The East Asian Winter Monsoon (EAWM)
The midlatitude component of the EAWM is characterized by the cold-core Siberian-Mongolian high (SMH) at the surface whose variability affects all scales of the extratropical circulations. The SMH has been weakening in recent decades, which appears to correlate with the negative phase of NAO/AO due to increased warm air advection over the Eurasian continent and the resultant reduction in snow cover. However, it is not clear that this recent decrease in the EAWM intensity is unique in the most recent 400 years. Periodical cold air outbreaks that cause high-impact weather are associated with the intraseasonal and synoptic variation of the SMH, and they often continue as cold monsoonal surges into the tropics and affect the tropical component of the EAWM. There is some evidence that intraseasonal variability has decreased in 1990s although extreme weather events in the past few years counter this trend. An important mechanism for the intraseasonal and higher frequency enhancement of the SMH comes from upper level blocking ridges over the Atlantic and the Pacific. The Atlantic blocking triggers a Rossby wave train that has a downstream effect of enhancing the SMH. The Pacific blocking forces the SMH through slow retrogression of the blocking center.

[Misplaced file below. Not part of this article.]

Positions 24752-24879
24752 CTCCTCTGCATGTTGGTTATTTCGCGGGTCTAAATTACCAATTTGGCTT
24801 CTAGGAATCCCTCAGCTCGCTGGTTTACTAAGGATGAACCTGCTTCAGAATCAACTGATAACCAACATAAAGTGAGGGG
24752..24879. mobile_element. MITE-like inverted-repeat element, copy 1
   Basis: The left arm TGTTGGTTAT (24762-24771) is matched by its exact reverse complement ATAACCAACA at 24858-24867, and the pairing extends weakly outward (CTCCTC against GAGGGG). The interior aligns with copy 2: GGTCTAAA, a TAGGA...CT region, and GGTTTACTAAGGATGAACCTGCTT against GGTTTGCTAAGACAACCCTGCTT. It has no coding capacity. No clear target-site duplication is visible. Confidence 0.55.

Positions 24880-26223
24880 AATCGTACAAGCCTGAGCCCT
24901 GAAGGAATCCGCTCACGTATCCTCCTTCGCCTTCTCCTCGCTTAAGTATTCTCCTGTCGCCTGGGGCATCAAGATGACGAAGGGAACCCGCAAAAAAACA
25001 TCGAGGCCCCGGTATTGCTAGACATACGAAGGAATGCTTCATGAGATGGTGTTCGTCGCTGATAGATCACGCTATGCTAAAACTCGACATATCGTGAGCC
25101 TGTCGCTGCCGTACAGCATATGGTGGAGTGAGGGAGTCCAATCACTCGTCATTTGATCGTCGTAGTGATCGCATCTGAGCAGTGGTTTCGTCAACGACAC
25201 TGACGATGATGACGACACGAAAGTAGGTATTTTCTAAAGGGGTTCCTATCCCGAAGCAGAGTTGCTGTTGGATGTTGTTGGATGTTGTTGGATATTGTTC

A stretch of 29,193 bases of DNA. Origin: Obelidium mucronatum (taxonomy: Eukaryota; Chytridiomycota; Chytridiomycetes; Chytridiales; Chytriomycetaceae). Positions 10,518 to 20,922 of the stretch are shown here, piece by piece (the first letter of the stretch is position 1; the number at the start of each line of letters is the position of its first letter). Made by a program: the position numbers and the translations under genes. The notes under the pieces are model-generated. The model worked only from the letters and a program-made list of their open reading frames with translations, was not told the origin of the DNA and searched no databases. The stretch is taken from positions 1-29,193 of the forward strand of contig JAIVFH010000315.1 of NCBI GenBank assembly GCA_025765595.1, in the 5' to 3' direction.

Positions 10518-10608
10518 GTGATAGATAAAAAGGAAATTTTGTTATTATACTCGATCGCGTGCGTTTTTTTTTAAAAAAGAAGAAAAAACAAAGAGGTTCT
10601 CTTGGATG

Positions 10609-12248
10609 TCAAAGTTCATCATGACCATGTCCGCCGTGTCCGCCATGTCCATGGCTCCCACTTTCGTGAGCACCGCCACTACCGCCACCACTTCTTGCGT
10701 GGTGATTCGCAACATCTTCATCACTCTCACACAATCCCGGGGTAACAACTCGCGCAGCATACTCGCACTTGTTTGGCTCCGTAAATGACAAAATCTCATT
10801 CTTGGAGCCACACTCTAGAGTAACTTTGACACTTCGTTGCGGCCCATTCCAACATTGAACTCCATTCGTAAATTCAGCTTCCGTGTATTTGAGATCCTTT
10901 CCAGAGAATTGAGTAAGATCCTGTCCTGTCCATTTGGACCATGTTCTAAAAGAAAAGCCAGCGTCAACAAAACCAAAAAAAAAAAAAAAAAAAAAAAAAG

The tropical component of the EAWM includes the northeasterly monsoon in the subtropics and the wet phase of the Maritime Continent monsoon. The region is situated bewteen the Asian and Australian summer monsoon and its annual cycle is characterized by asymmetries between boreal fall and boreal spring and also across the equator due to complex wind-terrain interactions. The Maritime Continent monsoon rainfall exhibits pronounced variability on all time scales from diurnal to interannual and longer, and is well correlated with ENSO during the dry and transition seasons. In this region the monsoon onset is substantially delayed during El Niņo years, while the monsoon retreat is less impacted. Regional model simulations reveal increased monsoon rainfall intensities over orography during El Niņo events, tied to strengthened diurnal land-sea and mountain breeze circulations, associated with weaker large-scale winds conditions during El Niņo events. On intraseasonal and synoptic scales the region is heavily influenced by the MJO and cold surges, which can interact with each other as well as with in-situ synoptic systems such as the Borneo vortex, often leading to torrential rainfall, flash floods, and severe storms, including in one rare case a typhoon.